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That's probably way too soft on compression. Less than the middle compression setting does not do a whole lot. If the ride is not getting better, then you may have another issue like hitting the bump stops, or just needing a softer spring rate, closer to the bilsteins.

What is your ride height (measured from the ground to the bottom of the front and rear jacking tabs)?
I didn't drive it extensively so far but:
- the first KW V3 I had back in 2008 was softer on compression than the one I have now (both street version). Old one: front R6/C9 (rebound 6 clicks from hard, comp. 9 clicks). New one: R10/C12 but still too nervous on fastly driven bad roads. The first one soaked everything up and gave a lot of grip and confidence. Now, I don't dare to drive these roads the same way.
- tires/wheels are the same. 02+.
- the ride height is about the same or two thin fingers between the tire and the fender, so not ultimatively low.
- I've asked them to install a 15 mm rebound to faciliate the install. Did that mess up the characteristic?
- Did they change anything? In between those 12 years they've introduced the clubsport version. Did they firm up the shocks for it? Very wild guess.
 
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How much is this nice coilover system? The KW3 is probably my price range as I can’t justify spending more.

You should contact Detlef at Procar Specials. Apparently he sent a NA2 NSX-R suspension to Bilstein and they mapped the entire damper curve. They then built their own dampers to that spec and added rebound adjustability. This is a holy grail suspension and likely carries a hefty price. Also, Detlef mentioned over on NSXCB that the NSX-R Showa dampers can be rebuilt...
 
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You should contact Detlef at Procar Specials. Apparently he sent a NA2 NSX-R suspension to Bilstein and they mapped the entire damper curve. They then built their own dampers to that spec and added rebound adjustability. This is a holy grail suspension and likely carries a hefty price. Also, Detlef mentioned over on NSXCB that the NSX-R Showa dampers can be rebuilt...

Hi, I did that work with Bilstein/H&R Germany in winter 2018/2019.
My goal was to have a unique suspension at my NSX and a troublefree future, means full support for all cases.
All in house and direct contact to the engineer.

They sended me different parts for that project and I decided to add some nice additional features.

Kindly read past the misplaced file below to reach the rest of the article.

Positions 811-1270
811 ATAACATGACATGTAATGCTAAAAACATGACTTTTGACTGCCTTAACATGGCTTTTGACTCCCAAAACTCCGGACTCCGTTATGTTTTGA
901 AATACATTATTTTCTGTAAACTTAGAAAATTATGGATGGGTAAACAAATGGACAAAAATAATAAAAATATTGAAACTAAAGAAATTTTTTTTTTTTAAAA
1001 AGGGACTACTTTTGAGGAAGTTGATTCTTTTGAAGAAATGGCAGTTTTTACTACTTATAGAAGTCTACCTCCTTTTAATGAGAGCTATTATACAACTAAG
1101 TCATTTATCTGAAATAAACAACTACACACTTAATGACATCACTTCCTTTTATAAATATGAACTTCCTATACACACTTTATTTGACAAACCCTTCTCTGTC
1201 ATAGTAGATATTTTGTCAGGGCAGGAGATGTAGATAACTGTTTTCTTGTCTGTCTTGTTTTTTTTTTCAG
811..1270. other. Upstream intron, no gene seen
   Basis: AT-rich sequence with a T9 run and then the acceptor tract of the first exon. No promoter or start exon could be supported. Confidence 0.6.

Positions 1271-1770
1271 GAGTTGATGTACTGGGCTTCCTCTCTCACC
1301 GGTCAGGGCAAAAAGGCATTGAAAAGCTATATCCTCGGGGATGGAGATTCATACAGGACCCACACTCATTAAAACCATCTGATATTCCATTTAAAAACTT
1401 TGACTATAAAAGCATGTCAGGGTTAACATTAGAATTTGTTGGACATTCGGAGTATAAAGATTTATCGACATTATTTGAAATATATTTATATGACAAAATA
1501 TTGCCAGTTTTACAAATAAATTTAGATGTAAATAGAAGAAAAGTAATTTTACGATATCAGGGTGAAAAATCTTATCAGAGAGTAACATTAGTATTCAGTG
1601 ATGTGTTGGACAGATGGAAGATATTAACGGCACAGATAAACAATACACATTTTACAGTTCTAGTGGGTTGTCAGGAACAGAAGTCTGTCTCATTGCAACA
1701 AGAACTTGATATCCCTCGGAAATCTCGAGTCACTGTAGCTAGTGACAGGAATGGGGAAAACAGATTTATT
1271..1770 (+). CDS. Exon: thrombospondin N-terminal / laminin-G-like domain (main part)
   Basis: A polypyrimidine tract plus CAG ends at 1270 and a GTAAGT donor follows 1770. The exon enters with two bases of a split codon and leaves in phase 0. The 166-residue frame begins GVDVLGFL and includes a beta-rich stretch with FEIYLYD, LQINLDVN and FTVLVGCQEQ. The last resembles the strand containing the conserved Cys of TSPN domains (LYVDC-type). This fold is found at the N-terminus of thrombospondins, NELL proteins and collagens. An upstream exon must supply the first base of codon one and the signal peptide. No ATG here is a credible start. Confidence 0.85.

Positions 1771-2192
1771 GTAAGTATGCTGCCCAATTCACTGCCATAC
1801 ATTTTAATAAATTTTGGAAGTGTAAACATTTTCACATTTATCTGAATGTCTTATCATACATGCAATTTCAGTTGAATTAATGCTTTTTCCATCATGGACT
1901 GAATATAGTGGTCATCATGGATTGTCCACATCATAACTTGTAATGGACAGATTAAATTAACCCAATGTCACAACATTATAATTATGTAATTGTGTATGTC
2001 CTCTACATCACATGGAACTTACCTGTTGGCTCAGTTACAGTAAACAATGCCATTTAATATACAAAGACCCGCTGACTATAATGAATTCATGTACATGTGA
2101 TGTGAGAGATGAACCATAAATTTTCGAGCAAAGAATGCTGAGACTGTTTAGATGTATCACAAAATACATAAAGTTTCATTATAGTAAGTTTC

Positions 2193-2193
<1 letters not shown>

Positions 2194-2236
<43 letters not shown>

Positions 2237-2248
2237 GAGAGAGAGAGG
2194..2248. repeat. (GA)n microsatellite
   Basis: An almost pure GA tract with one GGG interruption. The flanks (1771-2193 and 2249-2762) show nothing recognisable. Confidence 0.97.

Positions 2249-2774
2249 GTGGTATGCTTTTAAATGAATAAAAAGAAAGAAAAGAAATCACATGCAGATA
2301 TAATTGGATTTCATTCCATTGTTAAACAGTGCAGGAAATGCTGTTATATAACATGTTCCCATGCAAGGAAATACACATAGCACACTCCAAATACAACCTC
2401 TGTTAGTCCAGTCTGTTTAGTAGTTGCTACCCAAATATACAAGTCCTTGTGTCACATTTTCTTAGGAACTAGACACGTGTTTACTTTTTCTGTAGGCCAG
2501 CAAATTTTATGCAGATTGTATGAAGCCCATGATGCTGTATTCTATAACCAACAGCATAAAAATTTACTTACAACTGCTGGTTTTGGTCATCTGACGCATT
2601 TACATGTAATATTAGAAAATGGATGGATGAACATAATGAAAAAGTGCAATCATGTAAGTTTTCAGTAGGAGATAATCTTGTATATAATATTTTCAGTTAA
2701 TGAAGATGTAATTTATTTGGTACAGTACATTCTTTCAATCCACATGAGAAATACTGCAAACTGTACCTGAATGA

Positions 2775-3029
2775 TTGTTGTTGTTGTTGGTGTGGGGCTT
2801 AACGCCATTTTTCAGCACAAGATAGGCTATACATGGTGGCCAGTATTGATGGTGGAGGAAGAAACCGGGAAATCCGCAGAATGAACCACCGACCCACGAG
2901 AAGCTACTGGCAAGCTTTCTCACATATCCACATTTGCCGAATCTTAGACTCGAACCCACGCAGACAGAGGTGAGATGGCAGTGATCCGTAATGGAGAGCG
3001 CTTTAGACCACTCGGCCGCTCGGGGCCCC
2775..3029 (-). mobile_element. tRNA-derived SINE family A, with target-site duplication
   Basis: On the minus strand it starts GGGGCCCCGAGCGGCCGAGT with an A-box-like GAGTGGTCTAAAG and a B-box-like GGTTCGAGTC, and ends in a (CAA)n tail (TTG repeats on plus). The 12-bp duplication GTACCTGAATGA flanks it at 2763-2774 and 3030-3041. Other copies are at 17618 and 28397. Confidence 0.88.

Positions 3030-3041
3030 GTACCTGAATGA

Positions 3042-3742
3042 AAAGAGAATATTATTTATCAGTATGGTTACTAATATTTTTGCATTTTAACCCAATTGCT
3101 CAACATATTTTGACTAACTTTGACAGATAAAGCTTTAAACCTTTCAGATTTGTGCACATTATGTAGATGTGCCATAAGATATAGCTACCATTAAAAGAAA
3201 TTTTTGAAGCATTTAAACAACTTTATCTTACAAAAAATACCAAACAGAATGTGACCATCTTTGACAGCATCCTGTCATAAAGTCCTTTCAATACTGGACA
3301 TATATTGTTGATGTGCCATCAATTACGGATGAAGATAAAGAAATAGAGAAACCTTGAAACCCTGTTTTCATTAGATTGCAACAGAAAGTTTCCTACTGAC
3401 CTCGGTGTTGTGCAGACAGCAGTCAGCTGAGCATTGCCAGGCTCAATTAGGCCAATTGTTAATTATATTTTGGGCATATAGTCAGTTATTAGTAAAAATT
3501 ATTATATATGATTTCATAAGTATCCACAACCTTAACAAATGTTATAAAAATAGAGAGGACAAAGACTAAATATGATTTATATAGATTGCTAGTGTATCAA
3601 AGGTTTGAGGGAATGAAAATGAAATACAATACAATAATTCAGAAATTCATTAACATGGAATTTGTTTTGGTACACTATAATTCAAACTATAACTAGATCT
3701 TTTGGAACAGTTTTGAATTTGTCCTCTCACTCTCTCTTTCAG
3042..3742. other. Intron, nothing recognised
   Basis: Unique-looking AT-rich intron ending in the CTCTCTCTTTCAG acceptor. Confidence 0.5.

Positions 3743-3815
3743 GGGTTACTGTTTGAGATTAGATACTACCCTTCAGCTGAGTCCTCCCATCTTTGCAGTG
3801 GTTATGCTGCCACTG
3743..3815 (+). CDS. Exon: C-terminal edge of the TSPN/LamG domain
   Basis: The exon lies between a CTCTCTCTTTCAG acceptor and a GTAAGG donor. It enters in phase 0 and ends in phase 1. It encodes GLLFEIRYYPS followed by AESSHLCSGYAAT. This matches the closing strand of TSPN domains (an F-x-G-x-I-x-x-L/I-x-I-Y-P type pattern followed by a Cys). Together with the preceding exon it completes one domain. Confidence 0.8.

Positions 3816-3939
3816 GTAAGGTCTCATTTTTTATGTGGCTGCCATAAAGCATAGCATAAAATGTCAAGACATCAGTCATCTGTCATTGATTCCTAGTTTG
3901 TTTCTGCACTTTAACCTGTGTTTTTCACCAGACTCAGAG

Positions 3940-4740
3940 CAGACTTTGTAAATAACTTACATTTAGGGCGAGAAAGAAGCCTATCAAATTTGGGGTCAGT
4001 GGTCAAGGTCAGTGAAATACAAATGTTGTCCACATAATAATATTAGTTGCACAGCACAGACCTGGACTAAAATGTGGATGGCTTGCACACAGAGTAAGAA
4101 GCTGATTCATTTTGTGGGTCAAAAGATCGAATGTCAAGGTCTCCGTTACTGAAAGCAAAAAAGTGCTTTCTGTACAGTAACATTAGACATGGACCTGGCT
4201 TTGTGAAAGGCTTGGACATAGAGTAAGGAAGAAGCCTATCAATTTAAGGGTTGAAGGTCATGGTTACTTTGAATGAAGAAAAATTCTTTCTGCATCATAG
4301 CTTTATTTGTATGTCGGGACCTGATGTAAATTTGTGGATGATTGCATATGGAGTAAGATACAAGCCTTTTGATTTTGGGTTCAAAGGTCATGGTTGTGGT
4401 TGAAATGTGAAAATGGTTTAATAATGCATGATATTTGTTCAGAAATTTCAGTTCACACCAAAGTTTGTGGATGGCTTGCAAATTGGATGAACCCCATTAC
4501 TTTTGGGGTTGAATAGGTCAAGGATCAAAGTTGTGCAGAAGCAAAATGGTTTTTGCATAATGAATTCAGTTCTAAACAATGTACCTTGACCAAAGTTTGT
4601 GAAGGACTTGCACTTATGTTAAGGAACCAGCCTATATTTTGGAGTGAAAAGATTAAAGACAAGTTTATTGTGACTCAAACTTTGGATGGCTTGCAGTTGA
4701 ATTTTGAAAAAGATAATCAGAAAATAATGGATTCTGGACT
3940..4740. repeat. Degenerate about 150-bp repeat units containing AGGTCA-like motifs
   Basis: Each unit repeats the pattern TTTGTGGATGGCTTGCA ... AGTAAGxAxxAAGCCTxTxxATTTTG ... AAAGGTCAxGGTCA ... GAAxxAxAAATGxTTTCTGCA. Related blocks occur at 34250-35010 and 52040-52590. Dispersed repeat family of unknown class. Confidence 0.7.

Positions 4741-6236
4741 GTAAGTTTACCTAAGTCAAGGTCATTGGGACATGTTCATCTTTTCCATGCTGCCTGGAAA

Means unibal top hats, cf protection covers for the coilover threads (if height adjustment is done) and special cnc brake line holders, which had to fit with the diameter of the protection covers.
Also special dust boot covers etc....

I already posted a picture which shows the suspension ready for installation and after some setup work was done within 2 months.

I didnt had the intension to offer that suspension, finally because its a suspension into the 4000 Euro plus range, depends on the specs.

P.S.
Showa dampers are repairable, but not localy here in europe (only motorcycles) I had to send them back to japan.......so a huge amount of money is surely necessary.
If you take a look at the dampers, I'm not sure if its worth.
The are nearly 20 years old and their best times are over for sure.

Procar brake line bracket 1.jpg

20190224_120938_1551015053802.jpg

20190301_152641_1551463061192.jpg

20190301_152619_1551463061082.jpg

20190301_161726_1551463061352.jpg
 
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here are some of my spare parts....
even superlight titanium screws can be ordered.
The standard Bilstein brake line holders (at the picture right buttom side) are too massive and heavy, so I choose
a special duraluminium version with special screws.

I'm superhappy with the result and proud , that I found MY suspension.
Its no bar stock, maybe also old school, but it fits perfect with the character of the old NSX.


20200601_103753_1591007205611.jpg
 
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From someone with your experience with so many setups, How would you compare KW / NSX-R/ Your new setup?

Weight would be NSX-R -» KW -» New setup (heavier to lighter), but what about handling, street use ect?


I started with the yellow Bilsteins over 20 years ago, than TEIN, tested various KW suspension types, also both NSX-R suspension versions over the years.
 
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First of all I have to say honestly that I never have been a big fan from KW.
I know that they build great suspensions for race cars etc, but the suspension for the NSX has a poor build quality IMO.
Nevertheless many people are happy with that, so what can I say.

The NSX-R NA2 suspension (I had them for sale since 2003) is a very good suspension, but 3 issues. Weight, not height adjustable, not damping adjustable.